First Amendment United States constitution Federal legal definitions Comparison

timer Asked: Jan 4th, 2019
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Question description

Compare and contrast the federal legal definitions of the terms threats (terrorists) and hazards with the legal definitions of the same terms from your state of residence.

Tutor Answer

School: Boston College

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Surname 1
Under the First Amendment of the United States constitution, every single individual is
granted the right to free speech. However, the right has been determined not to be absolute. As
such, threats are defined as some words “by their very utterance” cause injury or incite an
immediate breach of peace, and they do not receive constitutional protection. Such statements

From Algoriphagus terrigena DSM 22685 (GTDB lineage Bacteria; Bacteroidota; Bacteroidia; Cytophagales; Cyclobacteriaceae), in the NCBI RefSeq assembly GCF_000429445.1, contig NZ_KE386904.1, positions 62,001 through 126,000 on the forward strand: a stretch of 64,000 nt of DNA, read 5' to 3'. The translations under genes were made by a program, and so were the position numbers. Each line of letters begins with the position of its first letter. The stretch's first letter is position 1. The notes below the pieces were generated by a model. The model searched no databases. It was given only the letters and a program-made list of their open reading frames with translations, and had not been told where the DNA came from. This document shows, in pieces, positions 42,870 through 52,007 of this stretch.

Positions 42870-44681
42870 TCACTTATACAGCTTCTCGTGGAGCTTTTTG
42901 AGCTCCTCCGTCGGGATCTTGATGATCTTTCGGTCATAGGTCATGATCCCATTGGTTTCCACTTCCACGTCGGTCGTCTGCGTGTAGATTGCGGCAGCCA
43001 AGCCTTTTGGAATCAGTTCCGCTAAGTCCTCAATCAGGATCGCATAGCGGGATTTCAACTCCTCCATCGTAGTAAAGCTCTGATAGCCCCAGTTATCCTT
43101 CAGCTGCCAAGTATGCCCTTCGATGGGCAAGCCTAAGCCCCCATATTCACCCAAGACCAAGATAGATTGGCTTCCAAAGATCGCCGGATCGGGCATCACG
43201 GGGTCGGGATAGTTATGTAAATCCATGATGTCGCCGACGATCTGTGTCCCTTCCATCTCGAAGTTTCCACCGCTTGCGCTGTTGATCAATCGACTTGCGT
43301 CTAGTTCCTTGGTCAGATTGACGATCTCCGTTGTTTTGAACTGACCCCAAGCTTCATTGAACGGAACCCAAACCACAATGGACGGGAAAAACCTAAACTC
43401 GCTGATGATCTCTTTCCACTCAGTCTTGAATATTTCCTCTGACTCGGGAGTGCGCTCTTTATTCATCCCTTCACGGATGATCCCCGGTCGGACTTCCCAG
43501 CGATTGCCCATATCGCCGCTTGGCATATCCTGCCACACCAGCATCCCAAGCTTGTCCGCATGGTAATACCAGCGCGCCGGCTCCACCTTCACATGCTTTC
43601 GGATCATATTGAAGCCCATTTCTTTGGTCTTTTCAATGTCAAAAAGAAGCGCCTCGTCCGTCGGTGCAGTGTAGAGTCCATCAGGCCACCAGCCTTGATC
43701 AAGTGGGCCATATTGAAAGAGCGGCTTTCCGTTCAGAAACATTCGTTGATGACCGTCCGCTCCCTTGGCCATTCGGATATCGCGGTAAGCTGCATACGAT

may include “true threats” which are statements which the speaker expresses a “serious” intent to
commit an act of unlawful violence to a particular individual or a group of individuals” (Larkin
& Jordan n.p).
A true threat is very different from a threat made in jest. The doctrine of true threats was
established by the Supreme Court in Watts V. United States. In the case, a male aged eighteen
years old was convicted for knowingly making threats to harm the President of the United States.
Watts had stated that if he was ev...

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